Making History with Living Wish

Posted in Feature on May 1, 2002

By Ben Bleiweiss

This week, I have the distinct pleasure of discussing a card that will influence every constructed format in Magic for the years to come. I'm not engaging in false modesty at all with this column, because Living Wish will change the way you play Magic. The Wishes in general take a normally non-interactive piece of the game (the sideboard), and make it into a fifteen-card toolbox at your disposal during the regular portion of the match. Of all the Wishes, I'm firmly convinced that this one, the green wish, is easily the most powerful. Let's take a look at what makes up this fine spell, and why I'm heaping praise upon it.


Living Wish is an amalgam of three earlier cards. They are Ring of Ma'ruf, Crop Rotation, and Eladamri's Call. It shares the Ring's ability to bring a card from outside the game into your hand. Under the DCI tournament rules, this includes cards that have been removed from the game (such as a creature that has been removed via Swords to Plowshares) and cards in your sideboard. Crop Rotation gives green the ability to tutor out any land from the deck, including non-basics. Because Living Wish won't put the land straight into play like Crop Rotation, it operates in a fashion more similar to Lay of the Land, but with a range of potential targets several orders of magnitude larger. Finally, it grafts the creature-tutoring effect of Eladamri's Call onto these other two already impressive effects. The Call had been the best attempt at finding a suitable power level for green creature tutoring, somewhere between the slightly underpowered Worldly Tutor, and the game-alteringly-good, banned-in-Extended Survival of the Fittest.


There's an unwritten rule of strategy in Magic regarding tutoring effects. Let's say you're playing blue and you have counterspells in hand. Your opponent casts Diabolic Tutor on his fourth turn. The rule goes as follows: Never counter the tutor, always counter the card he tutors for. That tactic follows the idea that it's better for your opponent to search for a threat from his deck which you can then counter and not worry about the rest of the match, than for you to counter the tutor and then have one less counterspell in hand should he draw the intended threat later in the game. The ability to tutor for lands breaks this rule in the favor of Living Wish, since lands cannot be counterspelled. As such, part of the beauty of Living Wish comes from being able to tutor for a land. Your blue opponent knows that should the tutor resolve, he might not be able to stop the card you go for. And some lands, like Treetop Village, Kjeldoran Outpost, and Thawing Glaciers are just nasty against blue.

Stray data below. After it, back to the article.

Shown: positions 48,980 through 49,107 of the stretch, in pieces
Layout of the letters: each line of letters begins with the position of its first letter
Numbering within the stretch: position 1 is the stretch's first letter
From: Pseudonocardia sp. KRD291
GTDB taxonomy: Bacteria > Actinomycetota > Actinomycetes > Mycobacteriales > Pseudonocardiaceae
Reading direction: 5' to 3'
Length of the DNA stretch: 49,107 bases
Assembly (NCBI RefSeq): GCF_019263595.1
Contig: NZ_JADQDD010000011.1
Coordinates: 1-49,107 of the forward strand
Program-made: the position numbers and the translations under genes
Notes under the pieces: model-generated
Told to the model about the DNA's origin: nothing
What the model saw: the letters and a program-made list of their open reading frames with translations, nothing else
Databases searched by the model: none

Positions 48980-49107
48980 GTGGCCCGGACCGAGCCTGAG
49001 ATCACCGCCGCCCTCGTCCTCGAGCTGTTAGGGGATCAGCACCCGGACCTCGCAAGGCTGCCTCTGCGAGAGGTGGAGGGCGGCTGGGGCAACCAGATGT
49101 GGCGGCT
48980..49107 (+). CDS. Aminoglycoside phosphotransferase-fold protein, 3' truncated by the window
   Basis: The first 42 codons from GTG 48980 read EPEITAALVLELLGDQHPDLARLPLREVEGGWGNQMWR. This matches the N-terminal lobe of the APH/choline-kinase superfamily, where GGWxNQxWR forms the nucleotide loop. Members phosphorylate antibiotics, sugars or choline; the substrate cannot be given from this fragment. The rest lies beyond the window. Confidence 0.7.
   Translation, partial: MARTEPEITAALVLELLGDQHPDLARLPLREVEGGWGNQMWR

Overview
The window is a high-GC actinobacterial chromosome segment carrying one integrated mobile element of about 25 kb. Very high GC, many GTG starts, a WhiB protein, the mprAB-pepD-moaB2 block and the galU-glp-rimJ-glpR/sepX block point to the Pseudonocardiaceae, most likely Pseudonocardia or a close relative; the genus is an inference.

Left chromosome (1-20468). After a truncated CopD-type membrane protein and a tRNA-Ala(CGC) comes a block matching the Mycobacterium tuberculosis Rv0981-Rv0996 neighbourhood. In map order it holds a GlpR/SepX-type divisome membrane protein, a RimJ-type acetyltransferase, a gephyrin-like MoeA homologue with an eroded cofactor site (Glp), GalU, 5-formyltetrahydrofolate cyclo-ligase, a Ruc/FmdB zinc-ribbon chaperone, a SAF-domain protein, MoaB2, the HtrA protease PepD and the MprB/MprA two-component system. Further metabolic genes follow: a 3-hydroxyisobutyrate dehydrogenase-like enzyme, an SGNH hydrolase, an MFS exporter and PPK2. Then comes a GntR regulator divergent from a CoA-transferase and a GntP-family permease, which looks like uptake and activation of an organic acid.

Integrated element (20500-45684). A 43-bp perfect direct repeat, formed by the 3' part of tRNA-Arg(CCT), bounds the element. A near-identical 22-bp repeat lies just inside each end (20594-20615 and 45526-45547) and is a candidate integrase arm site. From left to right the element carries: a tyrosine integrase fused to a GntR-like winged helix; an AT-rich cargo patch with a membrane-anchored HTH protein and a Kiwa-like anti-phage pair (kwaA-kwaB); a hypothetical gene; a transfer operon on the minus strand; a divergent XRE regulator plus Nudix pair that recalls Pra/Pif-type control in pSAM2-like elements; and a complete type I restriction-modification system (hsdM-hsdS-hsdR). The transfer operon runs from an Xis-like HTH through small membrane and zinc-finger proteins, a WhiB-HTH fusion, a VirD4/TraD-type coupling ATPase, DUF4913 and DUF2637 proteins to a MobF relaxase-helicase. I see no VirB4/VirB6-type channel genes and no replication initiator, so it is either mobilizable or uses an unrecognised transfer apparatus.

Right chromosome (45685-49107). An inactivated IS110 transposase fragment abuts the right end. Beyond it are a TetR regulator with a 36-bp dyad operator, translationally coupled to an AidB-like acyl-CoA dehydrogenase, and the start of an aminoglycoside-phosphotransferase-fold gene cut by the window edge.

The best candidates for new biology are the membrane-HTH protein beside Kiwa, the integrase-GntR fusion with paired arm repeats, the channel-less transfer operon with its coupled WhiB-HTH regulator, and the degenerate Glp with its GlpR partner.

Utility versus consistency. Players argue all the time whether it's better for your deck to have an answer to every problem, or for your deck to be focused on one specific goal. Fast red Sligh decks would be considered "consistency" decks, as they try to overrun the opponent with damage as quickly as possible. The quest for consistency leads to in-deck redundancy -- all the spells do about the same thing. On the opposite end of the spectrum are toolbox decks, those which try to have at least one card handy for every possible situation that might arise. The Wishes stimulate the deckbuilding minds of any player drawn to toolbox style decks. Suddenly you have access to cards not even in your main deck, to be retrievable at a moment's whim!

The two deck lists I've included this week, old-school Extended Survival and "Napster," illustrate the idea of a utility deck to a "T." Both rely on being able to run one of a particular card, with the option to grab it as the need arises via Survival of the Fittest or Vampiric Tutor. With Living Wish, you circumvent one of the drawbacks inherent to both decks: you can't draw a card you don't need at the wrong time. There's no chance of drawing that potentially useless Stromgald Cabal or Uktabi Orangutan, since they will both be safely nestled in your sideboard.

Survival (old Extended)

Download Arena Decklist

Napster (or Flores Black) (old Standard)

Download Arena Decklist


This column might be short on Magic history compared to most of my work, but I'll be straight up serious when I say that the Wishes change the way the entire game of Magic will be played over the next two years. This cycle of cards is "history in the making," and I'm going to run through format by format to show just how much Living Wish shakes things up.